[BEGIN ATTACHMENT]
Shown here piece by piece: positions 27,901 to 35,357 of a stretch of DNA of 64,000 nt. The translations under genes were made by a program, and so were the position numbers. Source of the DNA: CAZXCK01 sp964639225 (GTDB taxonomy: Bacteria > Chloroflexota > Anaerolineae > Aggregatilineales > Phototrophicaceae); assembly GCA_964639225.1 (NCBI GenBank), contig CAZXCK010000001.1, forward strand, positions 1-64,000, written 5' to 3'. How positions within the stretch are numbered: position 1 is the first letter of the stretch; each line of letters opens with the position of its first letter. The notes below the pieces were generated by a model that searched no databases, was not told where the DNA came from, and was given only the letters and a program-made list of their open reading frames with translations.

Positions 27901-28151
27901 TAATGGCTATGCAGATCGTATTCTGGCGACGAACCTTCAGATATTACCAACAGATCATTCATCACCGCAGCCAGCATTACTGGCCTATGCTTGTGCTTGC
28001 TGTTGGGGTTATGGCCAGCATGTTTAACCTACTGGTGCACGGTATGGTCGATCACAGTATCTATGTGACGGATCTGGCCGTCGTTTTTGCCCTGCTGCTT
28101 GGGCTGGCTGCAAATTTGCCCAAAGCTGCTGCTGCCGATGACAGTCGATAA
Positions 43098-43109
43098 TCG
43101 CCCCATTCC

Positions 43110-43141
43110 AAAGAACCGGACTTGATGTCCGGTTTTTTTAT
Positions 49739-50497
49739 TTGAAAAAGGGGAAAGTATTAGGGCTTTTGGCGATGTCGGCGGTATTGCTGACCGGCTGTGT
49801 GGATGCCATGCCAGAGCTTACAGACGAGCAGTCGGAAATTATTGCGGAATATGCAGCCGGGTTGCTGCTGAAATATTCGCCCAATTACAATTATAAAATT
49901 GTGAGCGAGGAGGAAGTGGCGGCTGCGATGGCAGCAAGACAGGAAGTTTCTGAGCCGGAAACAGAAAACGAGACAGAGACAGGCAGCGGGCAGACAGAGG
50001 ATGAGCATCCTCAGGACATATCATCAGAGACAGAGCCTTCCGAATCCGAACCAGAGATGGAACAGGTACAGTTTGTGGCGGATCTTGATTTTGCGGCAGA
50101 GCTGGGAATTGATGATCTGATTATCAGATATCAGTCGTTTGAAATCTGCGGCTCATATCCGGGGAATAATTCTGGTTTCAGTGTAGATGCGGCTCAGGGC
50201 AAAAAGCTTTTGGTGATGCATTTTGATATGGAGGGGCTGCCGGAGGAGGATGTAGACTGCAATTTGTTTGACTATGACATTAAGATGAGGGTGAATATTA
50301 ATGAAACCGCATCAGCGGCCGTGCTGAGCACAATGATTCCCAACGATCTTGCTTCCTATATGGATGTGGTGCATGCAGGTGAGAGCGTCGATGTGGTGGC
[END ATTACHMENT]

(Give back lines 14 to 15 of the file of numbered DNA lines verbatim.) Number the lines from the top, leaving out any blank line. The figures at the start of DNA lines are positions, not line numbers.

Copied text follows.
49901 GTGAGCGAGGAGGAAGTGGCGGCTGCGATGGCAGCAAGACAGGAAGTTTCTGAGCCGGAAACAGAAAACGAGACAGAGACAGGCAGCGGGCAGACAGAGG
50001 ATGAGCATCCTCAGGACATATCATCAGAGACAGAGCCTTCCGAATCCGAACCAGAGATGGAACAGGTACAGTTTGTGGCGGATCTTGATTTTGCGGCAGA